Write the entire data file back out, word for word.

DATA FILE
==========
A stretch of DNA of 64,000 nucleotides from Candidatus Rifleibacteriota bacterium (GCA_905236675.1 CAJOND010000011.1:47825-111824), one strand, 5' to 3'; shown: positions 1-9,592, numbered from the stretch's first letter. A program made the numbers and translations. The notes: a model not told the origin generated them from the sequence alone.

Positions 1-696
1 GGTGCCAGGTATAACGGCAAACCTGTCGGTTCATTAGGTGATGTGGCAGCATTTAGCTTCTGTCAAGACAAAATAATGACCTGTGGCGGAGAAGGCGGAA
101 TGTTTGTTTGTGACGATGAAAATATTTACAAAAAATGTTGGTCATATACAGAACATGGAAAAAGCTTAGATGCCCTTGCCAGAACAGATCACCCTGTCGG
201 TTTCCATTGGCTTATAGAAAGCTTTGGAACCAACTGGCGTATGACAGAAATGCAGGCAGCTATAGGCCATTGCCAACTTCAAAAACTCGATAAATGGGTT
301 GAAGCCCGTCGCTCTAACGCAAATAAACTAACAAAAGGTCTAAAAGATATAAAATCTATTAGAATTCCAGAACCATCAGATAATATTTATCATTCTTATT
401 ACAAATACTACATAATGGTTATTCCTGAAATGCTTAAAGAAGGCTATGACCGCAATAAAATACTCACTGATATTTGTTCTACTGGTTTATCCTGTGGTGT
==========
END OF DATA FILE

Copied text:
A stretch of DNA of 64,000 nucleotides from Candidatus Rifleibacteriota bacterium (GCA_905236675.1 CAJOND010000011.1:47825-111824), one strand, 5' to 3'; shown: positions 1-9,592, numbered from the stretch's first letter. A program made the numbers and translations. The notes: a model not told the origin generated them from the sequence alone.

Positions 1-696
1 GGTGCCAGGTATAACGGCAAACCTGTCGGTTCATTAGGTGATGTGGCAGCATTTAGCTTCTGTCAAGACAAAATAATGACCTGTGGCGGAGAAGGCGGAA
101 TGTTTGTTTGTGACGATGAAAATATTTACAAAAAATGTTGGTCATATACAGAACATGGAAAAAGCTTAGATGCCCTTGCCAGAACAGATCACCCTGTCGG
201 TTTCCATTGGCTTATAGAAAGCTTTGGAACCAACTGGCGTATGACAGAAATGCAGGCAGCTATAGGCCATTGCCAACTTCAAAAACTCGATAAATGGGTT
301 GAAGCCCGTCGCTCTAACGCAAATAAACTAACAAAAGGTCTAAAAGATATAAAATCTATTAGAATTCCAGAACCATCAGATAATATTTATCATTCTTATT
401 ACAAATACTACATAATGGTTATTCCTGAAATGCTTAAAGAAGGCTATGACCGCAATAAAATACTCACTGATATTTGTTCTACTGGTTTATCCTGTGGTGT